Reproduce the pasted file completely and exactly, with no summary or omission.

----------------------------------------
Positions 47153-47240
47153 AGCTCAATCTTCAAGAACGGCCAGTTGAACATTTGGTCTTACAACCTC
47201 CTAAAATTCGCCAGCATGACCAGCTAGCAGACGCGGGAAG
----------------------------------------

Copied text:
Positions 47153-47240
47153 AGCTCAATCTTCAAGAACGGCCAGTTGAACATTTGGTCTTACAACCTC
47201 CTAAAATTCGCCAGCATGACCAGCTAGCAGACGCGGGAAG